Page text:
• Does it seem too good to be true? Then it probably is. As with any option, there are some cons to running such a complex model.- It will take a lot of focus from your primary manager to implement something like this, and it will likely have to be 60% or more of that person’s job in order to get it running. It will also require cooperation from plan owners and support from others in the office. -It can be problematic to manage the overlap of the plans. At Georgia Southern, an out-of-state, high-ability, minority freshmen might fall into four plans. I have to be careful to ensure that students are not getting multiple communications on the same day, that they are not receiving redundant or duplicate information, and that they are not getting flooded by too many messages. Some of that is done through filtering, some through careful review of the messages themselves.-This is time consuming. Primarily, the time goes in up front, and then it becomes less so. For example, I said I spent a lot of June reviewing plans with owners. And then I will spend most of July and August updating and queuing comm plans. Full time. So it will be 90% of my job for two months. But then, once things are set up and running, thanks to the automated nature of Connect, I can move on to other things. I’ll still need to monitor and create and queue ad hoc emails here and there, but then it can drop to maybe 40 or 50% of my time.The complexity of filters and the sheer number of messages creates more room for human error. One “and” instead of an “or” in a filter line, even if reviewed by multiple sets of eyes, can get overlooked and cause a big problem. Or missing that little “not” in a filter line could be the difference between sending a congratulations email to your denieds instead of your accepts. It’s so important to be cautious and triple-check everything – but even then, errors happen.As we continue to grow and add plans, a new question arises: How many plans is too many? I’m reminded of the short excerpt written by Jorge Luis Borges in 1946 about a group of cartographers who wanted to make maps more and more accurate and detailed, until eventually the map was as large as the world itself, matching it “point for point.” Eventually, will all 4,000 of our incoming freshmen have their very own communication plan? Obviously there’s a line to be drawn somewhere, but that line does seem to be always just a few plans further up the road.-Currently, at Georgia Southern, with the resources we have available, the pros of the complex method far outweigh the cons for us. I recognize this may not be an option for everyone, and its usefulness will vary on the size and mission of each institution.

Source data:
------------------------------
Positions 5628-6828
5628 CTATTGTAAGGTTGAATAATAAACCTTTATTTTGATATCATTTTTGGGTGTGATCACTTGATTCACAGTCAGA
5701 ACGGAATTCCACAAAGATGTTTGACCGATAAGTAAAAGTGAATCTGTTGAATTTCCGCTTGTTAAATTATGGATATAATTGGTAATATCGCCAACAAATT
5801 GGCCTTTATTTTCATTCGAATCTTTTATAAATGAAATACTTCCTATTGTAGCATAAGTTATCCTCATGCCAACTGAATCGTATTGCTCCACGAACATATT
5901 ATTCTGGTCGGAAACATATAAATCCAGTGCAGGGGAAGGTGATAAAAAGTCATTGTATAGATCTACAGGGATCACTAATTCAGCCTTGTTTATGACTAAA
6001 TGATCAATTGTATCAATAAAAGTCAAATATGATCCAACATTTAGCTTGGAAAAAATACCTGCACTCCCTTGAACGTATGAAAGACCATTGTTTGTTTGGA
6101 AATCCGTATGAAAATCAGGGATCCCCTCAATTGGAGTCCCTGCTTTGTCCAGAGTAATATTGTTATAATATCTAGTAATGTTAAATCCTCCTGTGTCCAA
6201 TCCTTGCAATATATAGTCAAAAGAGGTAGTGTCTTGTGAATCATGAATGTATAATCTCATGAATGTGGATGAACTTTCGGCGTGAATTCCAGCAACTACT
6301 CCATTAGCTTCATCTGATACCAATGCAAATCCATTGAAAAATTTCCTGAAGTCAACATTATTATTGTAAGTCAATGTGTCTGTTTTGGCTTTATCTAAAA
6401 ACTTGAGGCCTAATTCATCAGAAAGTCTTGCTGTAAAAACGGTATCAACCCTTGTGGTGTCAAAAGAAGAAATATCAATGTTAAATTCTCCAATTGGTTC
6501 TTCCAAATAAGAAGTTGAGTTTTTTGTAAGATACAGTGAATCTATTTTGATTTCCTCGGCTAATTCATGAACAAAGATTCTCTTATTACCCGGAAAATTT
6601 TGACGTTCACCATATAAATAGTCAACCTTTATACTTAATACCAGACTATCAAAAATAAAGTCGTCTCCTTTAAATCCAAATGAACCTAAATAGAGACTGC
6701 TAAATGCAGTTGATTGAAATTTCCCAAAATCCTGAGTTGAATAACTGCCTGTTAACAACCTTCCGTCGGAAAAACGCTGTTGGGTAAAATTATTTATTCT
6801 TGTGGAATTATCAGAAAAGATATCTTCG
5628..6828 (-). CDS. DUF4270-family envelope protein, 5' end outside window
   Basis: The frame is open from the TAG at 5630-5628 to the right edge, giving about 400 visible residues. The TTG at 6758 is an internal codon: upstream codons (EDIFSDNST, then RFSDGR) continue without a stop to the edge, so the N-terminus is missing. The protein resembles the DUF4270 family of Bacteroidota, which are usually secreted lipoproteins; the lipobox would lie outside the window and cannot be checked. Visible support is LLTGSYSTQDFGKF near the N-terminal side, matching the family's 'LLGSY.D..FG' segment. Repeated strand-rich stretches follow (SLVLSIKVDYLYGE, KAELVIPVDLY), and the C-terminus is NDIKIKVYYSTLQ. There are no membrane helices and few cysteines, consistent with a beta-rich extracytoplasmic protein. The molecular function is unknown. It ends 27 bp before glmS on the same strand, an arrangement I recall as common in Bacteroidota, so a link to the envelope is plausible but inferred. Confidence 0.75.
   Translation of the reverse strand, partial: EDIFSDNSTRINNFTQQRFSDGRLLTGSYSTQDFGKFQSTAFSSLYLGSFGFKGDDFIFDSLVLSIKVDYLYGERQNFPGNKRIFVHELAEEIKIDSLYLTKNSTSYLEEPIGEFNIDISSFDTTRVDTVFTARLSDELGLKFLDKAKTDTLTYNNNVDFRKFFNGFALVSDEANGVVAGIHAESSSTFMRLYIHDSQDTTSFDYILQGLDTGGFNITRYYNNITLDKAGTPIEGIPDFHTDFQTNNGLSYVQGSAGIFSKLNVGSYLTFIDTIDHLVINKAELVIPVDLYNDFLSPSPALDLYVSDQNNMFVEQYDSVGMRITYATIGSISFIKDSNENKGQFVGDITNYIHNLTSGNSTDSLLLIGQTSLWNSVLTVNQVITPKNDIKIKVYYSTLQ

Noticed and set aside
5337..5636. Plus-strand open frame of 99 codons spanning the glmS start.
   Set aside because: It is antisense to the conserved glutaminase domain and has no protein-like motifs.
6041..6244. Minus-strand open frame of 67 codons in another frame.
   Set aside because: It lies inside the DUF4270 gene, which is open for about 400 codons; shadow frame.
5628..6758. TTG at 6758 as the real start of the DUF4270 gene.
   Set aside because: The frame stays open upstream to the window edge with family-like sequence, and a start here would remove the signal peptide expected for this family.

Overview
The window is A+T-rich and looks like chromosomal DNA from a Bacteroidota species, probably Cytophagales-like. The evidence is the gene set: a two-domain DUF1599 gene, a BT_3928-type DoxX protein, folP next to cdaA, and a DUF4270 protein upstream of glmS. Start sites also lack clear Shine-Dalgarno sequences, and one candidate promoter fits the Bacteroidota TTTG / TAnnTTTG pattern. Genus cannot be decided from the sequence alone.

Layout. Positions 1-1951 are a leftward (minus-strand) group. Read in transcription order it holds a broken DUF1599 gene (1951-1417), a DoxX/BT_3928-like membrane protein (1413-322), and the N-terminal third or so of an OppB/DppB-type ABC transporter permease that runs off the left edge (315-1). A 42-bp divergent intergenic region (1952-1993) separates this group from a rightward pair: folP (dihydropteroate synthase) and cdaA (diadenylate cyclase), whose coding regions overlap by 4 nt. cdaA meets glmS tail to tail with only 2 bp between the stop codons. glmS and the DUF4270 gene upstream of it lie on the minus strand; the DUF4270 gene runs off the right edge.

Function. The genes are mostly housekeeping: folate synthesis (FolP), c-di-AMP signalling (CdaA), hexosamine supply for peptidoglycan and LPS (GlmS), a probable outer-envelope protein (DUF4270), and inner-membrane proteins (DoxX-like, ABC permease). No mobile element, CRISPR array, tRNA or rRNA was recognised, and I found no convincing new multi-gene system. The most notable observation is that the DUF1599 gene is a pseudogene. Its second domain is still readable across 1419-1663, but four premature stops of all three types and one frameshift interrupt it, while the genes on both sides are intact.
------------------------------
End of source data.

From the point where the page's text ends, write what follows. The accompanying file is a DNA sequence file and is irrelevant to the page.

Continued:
• There’s a lot middle ground that exists between the clean simplicity of a single plan and the complexity of 20+ plans.-Generally, I’d say that some communication is better than none. Start from where you are. -Not all options will work for all schools. Institutions vary, as do their missions and their recruitment strategies. You know your school much better than I do. Scrap what you don’t like about this presentation, and take and use what you do like. The majority of schools probably fall somewhere in this middle ground. More than one, less than 20.-It’s ok to grow your plans slowly. Like I said, start from where you are. Maybe you begin by adding one or two new plans each year. When I started at Georgia Southern 3 ½ years ago, I think we had about 10 plans, and they were being managed by the Associate Director, who also had a million other responsibilities. Adding a full-time Connect person allowed us to become better organized and more intentional about our messages, which in turn allowed us to grow significantly, but only by a little bit each year.-Start with determining which populations to target. Which populations are you trying to increase? Which populations have the most questions or need the most information? Be intentional about which plans you grow. Have a reason for focusing on those populations.